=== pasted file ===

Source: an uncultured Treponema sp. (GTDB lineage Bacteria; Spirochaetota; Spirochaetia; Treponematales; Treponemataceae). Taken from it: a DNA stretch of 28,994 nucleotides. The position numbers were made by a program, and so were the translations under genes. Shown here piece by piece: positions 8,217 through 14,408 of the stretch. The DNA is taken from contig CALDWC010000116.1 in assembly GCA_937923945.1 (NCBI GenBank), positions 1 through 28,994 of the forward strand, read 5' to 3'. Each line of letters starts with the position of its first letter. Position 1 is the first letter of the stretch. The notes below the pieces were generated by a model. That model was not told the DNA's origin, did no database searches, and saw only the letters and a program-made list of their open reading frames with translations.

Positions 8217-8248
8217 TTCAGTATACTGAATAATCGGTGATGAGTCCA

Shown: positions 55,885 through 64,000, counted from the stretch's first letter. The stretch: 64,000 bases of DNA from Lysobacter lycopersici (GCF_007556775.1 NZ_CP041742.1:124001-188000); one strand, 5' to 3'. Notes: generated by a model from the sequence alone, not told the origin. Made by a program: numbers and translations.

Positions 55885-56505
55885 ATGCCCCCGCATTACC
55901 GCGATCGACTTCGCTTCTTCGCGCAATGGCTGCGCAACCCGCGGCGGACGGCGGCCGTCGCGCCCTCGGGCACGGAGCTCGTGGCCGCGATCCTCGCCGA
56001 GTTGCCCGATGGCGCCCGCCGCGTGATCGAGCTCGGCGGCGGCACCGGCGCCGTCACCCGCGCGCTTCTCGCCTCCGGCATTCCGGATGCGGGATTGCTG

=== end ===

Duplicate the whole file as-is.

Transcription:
Source: an uncultured Treponema sp. (GTDB lineage Bacteria; Spirochaetota; Spirochaetia; Treponematales; Treponemataceae). Taken from it: a DNA stretch of 28,994 nucleotides. The position numbers were made by a program, and so were the translations under genes. Shown here piece by piece: positions 8,217 through 14,408 of the stretch. The DNA is taken from contig CALDWC010000116.1 in assembly GCA_937923945.1 (NCBI GenBank), positions 1 through 28,994 of the forward strand, read 5' to 3'. Each line of letters starts with the position of its first letter. Position 1 is the first letter of the stretch. The notes below the pieces were generated by a model. That model was not told the DNA's origin, did no database searches, and saw only the letters and a program-made list of their open reading frames with translations.

Positions 8217-8248
8217 TTCAGTATACTGAATAATCGGTGATGAGTCCA

Shown: positions 55,885 through 64,000, counted from the stretch's first letter. The stretch: 64,000 bases of DNA from Lysobacter lycopersici (GCF_007556775.1 NZ_CP041742.1:124001-188000); one strand, 5' to 3'. Notes: generated by a model from the sequence alone, not told the origin. Made by a program: numbers and translations.

Positions 55885-56505
55885 ATGCCCCCGCATTACC
55901 GCGATCGACTTCGCTTCTTCGCGCAATGGCTGCGCAACCCGCGGCGGACGGCGGCCGTCGCGCCCTCGGGCACGGAGCTCGTGGCCGCGATCCTCGCCGA
56001 GTTGCCCGATGGCGCCCGCCGCGTGATCGAGCTCGGCGGCGGCACCGGCGCCGTCACCCGCGCGCTTCTCGCCTCCGGCATTCCGGATGCGGGATTGCTG